The data were provided by Dutch Hospital Data (DHD). The variables related to the production of hospitals come from the National Basic Registration of Hospital Care (LBZ). Data on personnel are derived from the Survey Annual Figures of Hospitals (EJZ). Not all hospitals participate in the EJZ every year, which varies the coverage rate of the EJZ per year. Finally, the analysis also uses several descriptive variables at hospital level. These figures also come from the EJZ. As noted, the unit of analysis is a specialty. A total of 35 specialties are identified. Of these, 24 are included in the study. The remaining eleven specialties were excluded from the analysis due to the limited number of hospitals providing these specialties and the low number of patients involved.

The input of personnel is expressed in FTEs and is derived from an annual survey of hospitals (EJZ). Two indicators are available: the number of FTEs per year and per specialty and the total number of FTEs.

The production per specialty is based on the LBZ. We measure production per specialty based on the number of outpatient and clinical admissions within each specialty and the number of outpatient and clinical admissions for each hospital. For the second variable, the relevant indicators are aggregated per hospital as a sum of all specialties.

The database is made up of 15 424 observations with 2640 originating from teaching hospitals. The remaining observations originate from general, top clinical, or specialist hospitals. The coverage rate of teaching hospitals in the data files provided is 100%, but for the other hospitals, individual consent was required. Furthermore, observations often proved unusable because at least one or more of the indicators requested were not completed. In the end, 7063 observations were used. Each observation contains information about the input of personnel and production for a specialty within a hospital at a given year. For each hospital listed in the file, one observation per specialty per year is available, provided that the hospital has the specialty in question.

Estimation and results

Each specialty model [1] is estimated using ordinary least squares. The estimation results obtained estimating the 24 equations are presented in the Appendix. Here, we present the most important results. Figure 1 shows the point estimates of the annual growth per specialty and the corresponding 95% confidence intervals.

Fig. 1
figure1

Trend annual growth in deployment of medical specialists per weighted admission, 2007–2015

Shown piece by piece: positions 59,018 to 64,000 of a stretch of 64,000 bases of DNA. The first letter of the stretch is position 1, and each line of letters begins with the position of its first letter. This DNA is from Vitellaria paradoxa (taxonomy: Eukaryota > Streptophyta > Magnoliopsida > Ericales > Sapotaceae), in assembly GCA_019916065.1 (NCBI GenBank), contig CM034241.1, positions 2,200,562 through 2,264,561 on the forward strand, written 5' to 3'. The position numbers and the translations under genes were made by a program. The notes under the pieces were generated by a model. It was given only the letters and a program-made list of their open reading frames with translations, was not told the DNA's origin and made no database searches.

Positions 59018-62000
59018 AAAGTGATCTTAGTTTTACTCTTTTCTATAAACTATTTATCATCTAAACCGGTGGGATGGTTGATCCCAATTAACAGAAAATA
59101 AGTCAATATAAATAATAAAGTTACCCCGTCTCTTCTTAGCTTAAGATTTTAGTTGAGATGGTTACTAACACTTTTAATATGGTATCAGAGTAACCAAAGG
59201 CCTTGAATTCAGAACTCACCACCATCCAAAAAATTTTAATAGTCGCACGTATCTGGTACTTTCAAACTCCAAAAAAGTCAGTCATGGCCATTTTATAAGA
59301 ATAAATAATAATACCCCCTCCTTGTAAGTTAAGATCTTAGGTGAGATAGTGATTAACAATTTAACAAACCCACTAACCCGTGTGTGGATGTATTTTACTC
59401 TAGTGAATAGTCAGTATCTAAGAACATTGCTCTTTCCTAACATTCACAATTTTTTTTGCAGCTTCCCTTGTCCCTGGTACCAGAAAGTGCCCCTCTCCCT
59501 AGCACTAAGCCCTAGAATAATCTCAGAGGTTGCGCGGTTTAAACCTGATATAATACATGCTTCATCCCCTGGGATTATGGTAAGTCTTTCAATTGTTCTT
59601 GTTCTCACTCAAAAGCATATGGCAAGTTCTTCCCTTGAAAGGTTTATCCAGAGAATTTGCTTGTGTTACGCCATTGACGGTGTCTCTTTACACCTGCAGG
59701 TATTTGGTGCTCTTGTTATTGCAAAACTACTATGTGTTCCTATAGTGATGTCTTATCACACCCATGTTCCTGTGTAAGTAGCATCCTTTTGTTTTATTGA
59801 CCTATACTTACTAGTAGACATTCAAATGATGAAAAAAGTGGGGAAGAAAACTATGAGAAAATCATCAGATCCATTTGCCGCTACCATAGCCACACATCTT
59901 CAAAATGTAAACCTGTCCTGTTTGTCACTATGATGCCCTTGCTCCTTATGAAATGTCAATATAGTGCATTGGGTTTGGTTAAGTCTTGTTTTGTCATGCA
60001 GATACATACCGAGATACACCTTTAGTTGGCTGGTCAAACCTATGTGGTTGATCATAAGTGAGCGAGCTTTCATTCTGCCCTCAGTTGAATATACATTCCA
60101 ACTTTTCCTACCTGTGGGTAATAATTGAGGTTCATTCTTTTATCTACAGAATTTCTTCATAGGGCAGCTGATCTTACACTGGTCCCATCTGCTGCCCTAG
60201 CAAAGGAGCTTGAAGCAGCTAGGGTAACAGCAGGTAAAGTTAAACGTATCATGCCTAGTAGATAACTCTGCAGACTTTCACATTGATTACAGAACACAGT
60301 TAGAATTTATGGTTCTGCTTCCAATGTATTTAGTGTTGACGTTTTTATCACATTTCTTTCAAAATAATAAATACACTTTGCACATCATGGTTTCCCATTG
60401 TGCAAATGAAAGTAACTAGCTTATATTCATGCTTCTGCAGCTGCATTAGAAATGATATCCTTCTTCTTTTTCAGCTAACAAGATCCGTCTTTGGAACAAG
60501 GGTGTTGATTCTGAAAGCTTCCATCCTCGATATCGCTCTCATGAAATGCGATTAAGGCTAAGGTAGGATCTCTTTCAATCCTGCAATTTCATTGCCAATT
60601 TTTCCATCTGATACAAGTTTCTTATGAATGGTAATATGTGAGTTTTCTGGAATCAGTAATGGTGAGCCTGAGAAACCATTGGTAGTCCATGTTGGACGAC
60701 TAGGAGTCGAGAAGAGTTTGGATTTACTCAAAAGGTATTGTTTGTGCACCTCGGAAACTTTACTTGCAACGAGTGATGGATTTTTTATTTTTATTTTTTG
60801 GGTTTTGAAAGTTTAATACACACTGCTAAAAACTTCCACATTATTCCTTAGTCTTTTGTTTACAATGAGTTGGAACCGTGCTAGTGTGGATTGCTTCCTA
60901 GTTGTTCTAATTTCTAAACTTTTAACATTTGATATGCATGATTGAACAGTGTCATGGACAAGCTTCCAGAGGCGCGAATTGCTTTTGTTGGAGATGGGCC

The findings in Fig. 1 show that the use in FTEs per weighted admission—after correction for the growth of production—increases annually in most specialties, sometimes substantially. This result implies that, over time, the input of medical specialists per admission has increased. The caveat is that the bandwidths are quite large. In several specialties, there is no strong statistical evidence that the outcome differs significantly from zero. The specialties in which there is statistically significant evidence are pulmonary medicine, gastroenterology, neurosurgery, and plastic surgery. Nevertheless, for these specialties, the outcome is uncertain in the sense that growth may be equal to, say, 1%, but may also be as much as 5%.

The notable exception applies to anaesthesiologists. This finding for this specialty shows a marked decrease in the number of FTEs per weighted admission. There has been an average annual decrease in FTEs per weighted admission by about 10% implying growing labour productivity.

The estimates also show another interesting finding. In addition to their ‘own’ patients, many specialties also have a commitment to patients who come in through a different specialty. This applies not only to supporting specialties, but also to other specialties. In order to correct for this, we have also re-estimated the model for three clusters (surgical specialists, non-surgical specialists, and auxiliary medical staff including anaesthesiology, radiology, and pathology). The results of the estimates for clustered specialties can be found in Fig. 2. This clustering eliminates most of this mutual commitment. An important conclusion is therefore that when estimating the demand for medical specialists, one must not only look at developments in the numbers of ‘own patients’, but also consider developments in other specialties.